By the second half of the season, news outlets were buzzing over the fact that on the Kansas Jayhawks’ roster was a freshman who was widely considered to be the future first pick in the upcoming 2014 NBA Draft. It may have not seemed like big news to most. Freshman phenom, Andrew Wiggins, had been proclaimed the best amateur basketball player in the world for quite some time, and had been on NBA scouts’ radars since his high school years. What did raise eyebrows, however, was the fact that Wiggins was only projected to be the second overall pick in the 2014 NBA Draft. The projected first pick basketball analysts were referring to was Joel Embiid, a little known 7-foot center who’s ceiling of potential was off the charts. 

Born in Cameroon, Embiid had not even picked up a basketball before 2011. The youngster was a natural, however, and quickly became one of the most sought after recruits coming out of high school. By the time Embiid began gaining momentum at Kansas, he had drawn analyst comparisons to some of the most successful NBA legends of all time. Most notable, however, was his skill sets uncanny resemblance to the style of hall of famer Hakeem Olajuwon.

Embiid teamed up with fellow freshman Wiggins in order to catapult the Jayhawks to the top of the NCAA food chain. The Kansas center improved in long strides week after week, showing a natural ability to block shots, hit fading jumpers, and control the interior. Through the end of regular season play, Embiid had tallied some impressive numbers, averaging 11.6 points, 8.1 rebounds, and 2.6 blocks per outing. 

But all may be in jeopardy for Embiid and his talented Jayhawks team. The remainder of the center’s season is shrouded in uncertainty as he was recently diagnosed with a stress fracture of the spine. Though the injury will not require surgery and doctors expect Embiid to recover with a few weeks of rest and rehabilitation, this could not come at a worse time for the Jayhawks. The team will almost certainly have to advance a few rounds in the NCAA tournament before their star center is healthy enough to suit up and take the court. This will be no easy task without Embiid (the Big 12 defensive player of the year) controlling the paint with his enormous presence.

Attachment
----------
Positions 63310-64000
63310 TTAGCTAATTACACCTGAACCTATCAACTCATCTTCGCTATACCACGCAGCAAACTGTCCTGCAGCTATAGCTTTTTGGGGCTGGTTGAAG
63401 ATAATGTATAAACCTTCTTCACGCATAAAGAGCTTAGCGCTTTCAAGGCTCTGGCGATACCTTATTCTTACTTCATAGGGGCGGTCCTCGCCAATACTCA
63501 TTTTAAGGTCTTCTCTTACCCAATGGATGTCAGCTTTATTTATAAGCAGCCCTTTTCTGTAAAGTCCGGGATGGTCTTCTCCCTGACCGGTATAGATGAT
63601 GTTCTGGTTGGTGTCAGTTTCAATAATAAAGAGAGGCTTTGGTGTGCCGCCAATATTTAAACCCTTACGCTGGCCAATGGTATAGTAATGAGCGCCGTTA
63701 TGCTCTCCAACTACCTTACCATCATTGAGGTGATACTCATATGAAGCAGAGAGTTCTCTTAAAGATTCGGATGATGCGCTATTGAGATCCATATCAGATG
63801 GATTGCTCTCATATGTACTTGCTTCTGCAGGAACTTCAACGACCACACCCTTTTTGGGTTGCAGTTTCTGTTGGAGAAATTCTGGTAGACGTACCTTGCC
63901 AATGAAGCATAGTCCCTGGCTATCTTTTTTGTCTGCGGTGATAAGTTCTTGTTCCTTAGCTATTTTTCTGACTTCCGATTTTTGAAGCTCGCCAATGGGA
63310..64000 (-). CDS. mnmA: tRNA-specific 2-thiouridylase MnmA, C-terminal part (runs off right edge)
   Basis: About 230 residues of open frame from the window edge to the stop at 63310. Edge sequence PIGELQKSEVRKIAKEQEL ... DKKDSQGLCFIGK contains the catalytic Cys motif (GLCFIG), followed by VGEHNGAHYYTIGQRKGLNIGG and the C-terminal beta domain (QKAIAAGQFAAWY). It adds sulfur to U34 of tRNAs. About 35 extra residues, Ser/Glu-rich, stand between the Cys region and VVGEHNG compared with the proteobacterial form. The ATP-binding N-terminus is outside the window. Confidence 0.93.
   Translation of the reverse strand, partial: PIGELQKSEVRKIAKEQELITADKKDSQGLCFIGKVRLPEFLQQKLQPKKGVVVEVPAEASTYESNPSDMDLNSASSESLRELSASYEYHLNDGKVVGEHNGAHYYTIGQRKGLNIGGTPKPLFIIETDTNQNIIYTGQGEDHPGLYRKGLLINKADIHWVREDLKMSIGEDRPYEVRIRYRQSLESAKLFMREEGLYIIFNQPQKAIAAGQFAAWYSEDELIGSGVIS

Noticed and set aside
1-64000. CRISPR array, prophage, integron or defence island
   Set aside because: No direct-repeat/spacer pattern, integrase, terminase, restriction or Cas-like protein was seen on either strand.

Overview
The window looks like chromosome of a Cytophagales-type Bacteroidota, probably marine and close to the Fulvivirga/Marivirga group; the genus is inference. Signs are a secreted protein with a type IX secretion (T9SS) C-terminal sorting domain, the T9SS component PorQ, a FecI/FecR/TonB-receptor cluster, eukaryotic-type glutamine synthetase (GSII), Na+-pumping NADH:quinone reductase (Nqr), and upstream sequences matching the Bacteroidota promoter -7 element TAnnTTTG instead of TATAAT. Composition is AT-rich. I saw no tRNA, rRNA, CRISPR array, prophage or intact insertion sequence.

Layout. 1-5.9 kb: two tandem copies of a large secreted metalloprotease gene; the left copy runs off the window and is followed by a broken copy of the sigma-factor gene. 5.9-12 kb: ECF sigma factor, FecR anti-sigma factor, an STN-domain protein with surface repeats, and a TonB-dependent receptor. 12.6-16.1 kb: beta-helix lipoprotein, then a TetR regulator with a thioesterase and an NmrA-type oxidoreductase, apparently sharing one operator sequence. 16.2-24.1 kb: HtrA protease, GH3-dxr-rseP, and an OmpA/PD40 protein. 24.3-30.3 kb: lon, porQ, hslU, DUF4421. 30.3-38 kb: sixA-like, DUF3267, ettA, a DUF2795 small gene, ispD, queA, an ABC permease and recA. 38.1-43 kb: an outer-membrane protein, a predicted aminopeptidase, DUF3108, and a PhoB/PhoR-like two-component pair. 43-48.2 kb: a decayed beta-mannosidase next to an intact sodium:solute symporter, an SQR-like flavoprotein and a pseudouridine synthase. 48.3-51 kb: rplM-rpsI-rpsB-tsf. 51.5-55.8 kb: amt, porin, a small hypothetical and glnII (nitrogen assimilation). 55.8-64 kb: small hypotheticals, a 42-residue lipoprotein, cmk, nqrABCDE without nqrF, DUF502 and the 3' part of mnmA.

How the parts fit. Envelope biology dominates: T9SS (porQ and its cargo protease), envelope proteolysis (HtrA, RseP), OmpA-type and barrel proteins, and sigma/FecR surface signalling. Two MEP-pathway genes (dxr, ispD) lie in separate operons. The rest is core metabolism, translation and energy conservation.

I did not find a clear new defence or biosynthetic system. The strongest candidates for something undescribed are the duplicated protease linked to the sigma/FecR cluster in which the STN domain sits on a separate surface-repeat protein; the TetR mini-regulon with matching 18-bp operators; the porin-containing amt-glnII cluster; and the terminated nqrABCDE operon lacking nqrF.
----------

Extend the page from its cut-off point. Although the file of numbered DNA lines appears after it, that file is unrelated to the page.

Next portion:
What is more discouraging than the jeopardized outcome of Kansas’ season is the nature of Embiid’s injury at his young age. Stress fractures primarily occur when an athlete has a large mount of impact repetitions on a specific bone or joint, and have a tendency to flare up in subsequent periods of a player’s career. Only 19, it is easy to see why this may pose as a concern for Embiid’s promising future as an NBA prospect. Similar injuries hindered the careers of talented big men such as Bill Walton, Brad Daugherty, and Ralph Sampson. It would be premature to claim that Embiid is doomed to tread similar path’s as the NBA’s biggest sob stories, and only time will tell how much the youngster is affected by his setback, but Kansas coach Bill Self would be wise to bring his star center along slowly so as not to jeopardize his career.

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